So, the date of May 21, 2011 came and went rather uneventfully, as was to be expected.

The 21st of May had been heralded for some time as “the Day of Judgement” by a tiny, but well financed Christian doomsday cult in California. The figure at the centre of the doomsday prediction was an eccentric civil engineer called Harold Camping. He had confidently predicted that the world would come to an end on May 21, allowing “no possibility” for failure. It was numerology bullshit at its finest and it should have been given no credence nor attention. Such trashy predictions have happened many times before, after all.

Instead, the opposite happened. It became a media and Internet sensation – very possibly the biggest reported doomsday story the world has ever witnessed. I couldn’t watch the news, nor look at my favourite blogs, nor read my timeline on Twitter without someone, somewhere talking about it.

The vast, vast majority of people exposed to this story laughed it off, right from the outset. From what I can see, It was never taken that seriously even by the most fervent of evangelical Christians. But, for whatever reason, it captured the world’s imagination.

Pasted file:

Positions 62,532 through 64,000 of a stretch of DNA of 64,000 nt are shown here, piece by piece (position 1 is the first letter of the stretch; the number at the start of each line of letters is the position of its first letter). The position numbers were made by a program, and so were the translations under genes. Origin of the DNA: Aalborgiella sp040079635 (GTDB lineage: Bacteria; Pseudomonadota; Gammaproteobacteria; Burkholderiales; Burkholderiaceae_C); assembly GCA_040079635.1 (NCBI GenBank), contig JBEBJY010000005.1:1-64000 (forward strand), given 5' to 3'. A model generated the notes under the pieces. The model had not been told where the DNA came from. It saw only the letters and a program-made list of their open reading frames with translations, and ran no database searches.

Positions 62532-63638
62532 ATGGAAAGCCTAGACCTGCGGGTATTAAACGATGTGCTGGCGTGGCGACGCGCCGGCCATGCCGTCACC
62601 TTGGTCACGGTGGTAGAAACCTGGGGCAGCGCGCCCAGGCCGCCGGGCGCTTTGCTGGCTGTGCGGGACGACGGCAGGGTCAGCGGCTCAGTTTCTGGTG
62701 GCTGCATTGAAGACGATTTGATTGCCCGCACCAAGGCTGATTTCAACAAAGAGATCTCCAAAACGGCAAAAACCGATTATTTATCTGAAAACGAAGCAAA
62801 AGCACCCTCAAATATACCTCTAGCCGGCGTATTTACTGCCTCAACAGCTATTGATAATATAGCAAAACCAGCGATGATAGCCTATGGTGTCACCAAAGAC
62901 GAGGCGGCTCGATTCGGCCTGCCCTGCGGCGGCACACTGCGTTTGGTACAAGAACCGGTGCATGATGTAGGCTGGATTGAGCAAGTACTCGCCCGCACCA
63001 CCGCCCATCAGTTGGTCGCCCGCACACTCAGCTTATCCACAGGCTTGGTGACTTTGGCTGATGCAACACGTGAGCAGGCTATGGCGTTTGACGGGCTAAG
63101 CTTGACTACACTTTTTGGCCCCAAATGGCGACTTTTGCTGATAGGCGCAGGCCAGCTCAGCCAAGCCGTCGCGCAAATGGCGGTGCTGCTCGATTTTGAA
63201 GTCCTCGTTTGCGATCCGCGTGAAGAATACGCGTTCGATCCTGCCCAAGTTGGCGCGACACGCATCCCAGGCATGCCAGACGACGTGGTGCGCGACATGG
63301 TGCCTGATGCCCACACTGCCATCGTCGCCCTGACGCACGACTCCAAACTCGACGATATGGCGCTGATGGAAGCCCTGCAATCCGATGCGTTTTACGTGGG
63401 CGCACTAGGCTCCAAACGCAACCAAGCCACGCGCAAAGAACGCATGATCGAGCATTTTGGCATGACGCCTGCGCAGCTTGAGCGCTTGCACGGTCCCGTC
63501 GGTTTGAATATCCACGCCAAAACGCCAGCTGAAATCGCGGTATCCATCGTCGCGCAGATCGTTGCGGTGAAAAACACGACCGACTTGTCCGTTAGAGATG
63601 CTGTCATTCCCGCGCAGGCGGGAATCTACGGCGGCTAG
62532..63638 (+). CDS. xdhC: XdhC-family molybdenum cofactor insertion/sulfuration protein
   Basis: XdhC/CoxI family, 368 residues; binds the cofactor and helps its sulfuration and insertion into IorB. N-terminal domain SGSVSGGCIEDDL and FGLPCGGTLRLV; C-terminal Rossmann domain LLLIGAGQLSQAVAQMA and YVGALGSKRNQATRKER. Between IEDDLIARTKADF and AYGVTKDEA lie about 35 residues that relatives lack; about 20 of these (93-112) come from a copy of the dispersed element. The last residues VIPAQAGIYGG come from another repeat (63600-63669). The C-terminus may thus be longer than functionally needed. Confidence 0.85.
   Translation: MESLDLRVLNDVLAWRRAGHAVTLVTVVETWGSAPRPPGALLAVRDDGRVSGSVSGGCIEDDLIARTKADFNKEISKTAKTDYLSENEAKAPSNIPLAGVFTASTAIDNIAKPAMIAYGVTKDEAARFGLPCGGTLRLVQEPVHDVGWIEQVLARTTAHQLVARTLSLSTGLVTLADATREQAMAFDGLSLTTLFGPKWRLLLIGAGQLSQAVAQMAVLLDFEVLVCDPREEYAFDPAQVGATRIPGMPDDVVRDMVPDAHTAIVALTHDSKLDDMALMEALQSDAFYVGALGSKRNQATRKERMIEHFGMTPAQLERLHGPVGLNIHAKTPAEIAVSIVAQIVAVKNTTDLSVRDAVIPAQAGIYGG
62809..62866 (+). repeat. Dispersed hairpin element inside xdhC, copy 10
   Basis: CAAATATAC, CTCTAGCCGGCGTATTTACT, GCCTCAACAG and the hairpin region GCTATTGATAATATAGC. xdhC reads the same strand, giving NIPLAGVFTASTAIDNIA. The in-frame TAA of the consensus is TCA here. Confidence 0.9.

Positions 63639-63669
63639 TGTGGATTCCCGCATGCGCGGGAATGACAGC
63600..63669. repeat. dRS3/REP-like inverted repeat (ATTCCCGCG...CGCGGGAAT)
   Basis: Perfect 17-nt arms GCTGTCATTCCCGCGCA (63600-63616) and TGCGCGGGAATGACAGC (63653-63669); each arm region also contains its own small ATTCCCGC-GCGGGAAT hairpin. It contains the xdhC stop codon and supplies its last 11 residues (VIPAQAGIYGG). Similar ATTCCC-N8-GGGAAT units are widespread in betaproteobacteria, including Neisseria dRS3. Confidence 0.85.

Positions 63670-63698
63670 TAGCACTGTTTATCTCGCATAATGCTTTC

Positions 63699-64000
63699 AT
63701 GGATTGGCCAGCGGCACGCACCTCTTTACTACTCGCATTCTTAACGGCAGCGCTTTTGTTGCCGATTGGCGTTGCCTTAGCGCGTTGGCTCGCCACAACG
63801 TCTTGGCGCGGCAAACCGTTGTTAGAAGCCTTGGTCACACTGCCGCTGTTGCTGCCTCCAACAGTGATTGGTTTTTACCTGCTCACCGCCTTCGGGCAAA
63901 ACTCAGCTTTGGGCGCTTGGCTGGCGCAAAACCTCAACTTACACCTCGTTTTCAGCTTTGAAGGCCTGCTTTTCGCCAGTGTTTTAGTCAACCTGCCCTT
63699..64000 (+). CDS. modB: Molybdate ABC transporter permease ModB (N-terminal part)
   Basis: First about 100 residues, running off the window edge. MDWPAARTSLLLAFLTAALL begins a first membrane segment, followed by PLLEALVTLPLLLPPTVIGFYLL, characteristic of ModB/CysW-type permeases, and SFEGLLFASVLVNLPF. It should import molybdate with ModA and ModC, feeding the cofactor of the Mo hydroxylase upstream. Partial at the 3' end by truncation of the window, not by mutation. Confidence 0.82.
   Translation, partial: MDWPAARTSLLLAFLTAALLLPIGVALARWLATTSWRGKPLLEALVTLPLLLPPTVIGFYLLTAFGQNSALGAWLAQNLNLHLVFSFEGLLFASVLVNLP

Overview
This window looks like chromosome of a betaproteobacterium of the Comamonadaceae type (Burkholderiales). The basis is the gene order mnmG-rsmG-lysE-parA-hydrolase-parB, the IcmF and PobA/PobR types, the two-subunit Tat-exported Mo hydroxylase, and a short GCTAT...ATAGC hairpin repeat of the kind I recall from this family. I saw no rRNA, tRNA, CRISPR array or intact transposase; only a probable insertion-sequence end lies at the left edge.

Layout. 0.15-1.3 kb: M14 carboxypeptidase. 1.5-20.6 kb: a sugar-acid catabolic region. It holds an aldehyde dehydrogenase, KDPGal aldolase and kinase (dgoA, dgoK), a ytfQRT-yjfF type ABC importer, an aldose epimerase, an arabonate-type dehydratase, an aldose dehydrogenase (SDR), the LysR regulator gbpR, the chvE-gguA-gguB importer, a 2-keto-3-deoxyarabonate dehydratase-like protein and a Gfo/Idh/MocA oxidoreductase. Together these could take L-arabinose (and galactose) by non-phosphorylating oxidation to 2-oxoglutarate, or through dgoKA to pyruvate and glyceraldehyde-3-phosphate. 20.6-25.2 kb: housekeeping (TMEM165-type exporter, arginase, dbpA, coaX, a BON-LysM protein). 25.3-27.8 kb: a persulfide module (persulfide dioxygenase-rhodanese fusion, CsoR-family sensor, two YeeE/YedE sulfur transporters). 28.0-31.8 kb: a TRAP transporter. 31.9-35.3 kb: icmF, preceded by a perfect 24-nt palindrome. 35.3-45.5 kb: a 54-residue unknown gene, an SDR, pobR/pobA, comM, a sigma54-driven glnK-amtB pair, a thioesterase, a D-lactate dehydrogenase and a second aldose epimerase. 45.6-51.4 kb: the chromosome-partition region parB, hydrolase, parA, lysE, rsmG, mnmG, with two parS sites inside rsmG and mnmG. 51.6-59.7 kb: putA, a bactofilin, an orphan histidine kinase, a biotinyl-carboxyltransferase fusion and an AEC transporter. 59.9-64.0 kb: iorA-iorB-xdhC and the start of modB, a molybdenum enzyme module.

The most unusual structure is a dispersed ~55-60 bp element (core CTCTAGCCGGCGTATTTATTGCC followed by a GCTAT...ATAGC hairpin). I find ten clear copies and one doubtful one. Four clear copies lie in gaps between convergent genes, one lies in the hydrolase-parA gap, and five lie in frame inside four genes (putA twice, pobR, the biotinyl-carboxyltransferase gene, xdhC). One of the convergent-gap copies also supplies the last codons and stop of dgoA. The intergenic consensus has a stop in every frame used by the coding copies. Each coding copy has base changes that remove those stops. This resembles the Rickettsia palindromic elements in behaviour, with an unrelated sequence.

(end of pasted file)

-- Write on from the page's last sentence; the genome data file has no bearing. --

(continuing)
Perhaps the certainty of the supporters was the problem, as attested in the accompanying video below. Perhaps it was that they had spent so much money and effort getting their message out there. In any case, they became the laughing stock of the world. Many of them must now be deeply ashamed of themselves. Some of them must be in great trouble if they made financial commitments on the back of this ridiculous story.

Some of them may be able to laugh it off or rationalise it away. There have been many studies into how true believers get through failed predictions such as these. Many of them come up with excuses such as God letting them off the hook, or there being a problem with the calculations etc. Soon, we are bound to see a rash of articles and documentaries on how the followers of Harold Camping adjust to life, now that they find themselves still here.

But inevitably there will be some people who cannot cope with the news. I think this story has the potential to do great damage to many of these people whose only real fault was to set aside their critical thinking abilities and follow an impossible dream.  The results are withdrawal, depression, mental breakdown, and possibly suicide in some cases. These are the private tragedies that we will never hear about, the legacy of which will be felt by families and friends many years after the world’s cameras have turned away from this particular story.

We all can laugh, but it really is a case study in how unfettered belief can be enormously destructive. I feel no schadenfreude this morning.